In the accompanying commentary by Abu Zeid, we are informed that the date of the narrative was of the Hegira 237, A.D. 851, which circumstance was probably contained in the missing part of the manuscript; but though written then, it is probable that the first journey of the author was undertaken at least twenty years before that date, or in 831, as he observes, that he made a second journey into the same countries sixteen years afterwards, and we may allow four years for the time spent in the two journies, and the intervening space, besides the delay of composition after his last return. Though not mentioned, it is probable his travels were undertaken for the purpose of trade, as we can hardly suppose him to have twice visited those distant countries merely for the satisfaction of curiosity.
With regard to the second treatise or commentary, it seems probable, that when the affairs of China became better known, some prince or person of distinction had desired Abu Zeid to examine the former relation, and to inform him how far the facts of the original work were confirmed by succeeding accounts. The date of the commentary is not certainly ascertainable; yet it appears, that Eben Wahab travelled into China A.H. 285. A.D. 898, and that Abu Zeid had conversed with this man after his return, and had received from him the facts which are inserted in his discourse, which therefore is probably only sixty or seventy years posterior to the actual treatise of the nameless traveller.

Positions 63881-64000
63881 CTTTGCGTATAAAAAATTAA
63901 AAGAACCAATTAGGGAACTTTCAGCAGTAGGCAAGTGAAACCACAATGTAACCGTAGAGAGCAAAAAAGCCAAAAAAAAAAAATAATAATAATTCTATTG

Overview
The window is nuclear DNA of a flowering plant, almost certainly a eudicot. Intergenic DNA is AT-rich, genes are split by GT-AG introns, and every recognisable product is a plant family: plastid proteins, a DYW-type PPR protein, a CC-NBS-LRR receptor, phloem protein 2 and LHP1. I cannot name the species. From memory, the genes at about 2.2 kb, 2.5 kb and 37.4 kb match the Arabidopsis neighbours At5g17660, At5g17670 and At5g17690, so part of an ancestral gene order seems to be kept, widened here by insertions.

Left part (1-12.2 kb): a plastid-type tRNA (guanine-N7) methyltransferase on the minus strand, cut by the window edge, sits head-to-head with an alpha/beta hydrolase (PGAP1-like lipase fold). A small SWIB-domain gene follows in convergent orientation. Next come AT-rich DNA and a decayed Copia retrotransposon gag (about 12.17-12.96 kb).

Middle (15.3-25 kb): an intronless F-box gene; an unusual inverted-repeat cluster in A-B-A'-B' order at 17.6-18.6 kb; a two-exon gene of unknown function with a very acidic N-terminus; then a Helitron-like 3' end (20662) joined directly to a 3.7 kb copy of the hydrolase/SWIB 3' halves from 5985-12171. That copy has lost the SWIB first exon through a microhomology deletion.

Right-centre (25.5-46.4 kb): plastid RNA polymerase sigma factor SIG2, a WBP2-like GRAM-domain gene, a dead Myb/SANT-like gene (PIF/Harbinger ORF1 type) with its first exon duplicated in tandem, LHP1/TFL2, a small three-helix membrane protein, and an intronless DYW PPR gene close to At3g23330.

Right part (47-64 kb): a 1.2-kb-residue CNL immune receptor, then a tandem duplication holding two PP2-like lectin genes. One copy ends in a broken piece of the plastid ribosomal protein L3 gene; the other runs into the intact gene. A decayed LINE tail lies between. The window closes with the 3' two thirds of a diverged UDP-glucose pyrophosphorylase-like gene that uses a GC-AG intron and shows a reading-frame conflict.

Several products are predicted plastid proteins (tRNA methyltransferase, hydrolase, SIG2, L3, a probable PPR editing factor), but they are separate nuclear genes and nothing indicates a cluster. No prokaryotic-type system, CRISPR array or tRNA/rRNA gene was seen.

Translation from Renaudot, 8vo. Lond. 1733.
See likewise Harris, I.
Original Account of India and China, by a Mahomedan Traveller of the Ninth Century.
The third of the seas we have to mention is that of Herkend. Between this sea and that of Delarowi there are many islands, said to be in number 1900, which divide those two seas from each other, and are governed by a queen. Among these islands they find ambergris in lumps of extraordinary bigness, and also in smaller pieces, which resemble plants torn up. This amber is produced at the bottom of the sea, in the same manner as plants are produced upon the earth; and when the sea is tempestuous, it is torn up from the bottom by the violence of the waves, and washed to the shore in the form of a mushroom or truffle. These islands are full of that species of palm tree which bears the cocoa nuts, and they are from one to four leagues distant from each other, all inhabited. The wealth of the inhabitants consists in shells, of which even the royal treasury is full. The workmen in these islands are exceedingly expert, and make shirts and vests, or tunics, all of one piece, of the fibres of the cocoa nut. Of the same tree they build ships and houses, and they are skilful in all other workmanships. Their shells they have from the sea at certain times, when they rise up to the surface, and the inhabitants throw branches of the cocoa nut tree into the water, to which the shells stick. These shells they call Kaptaje.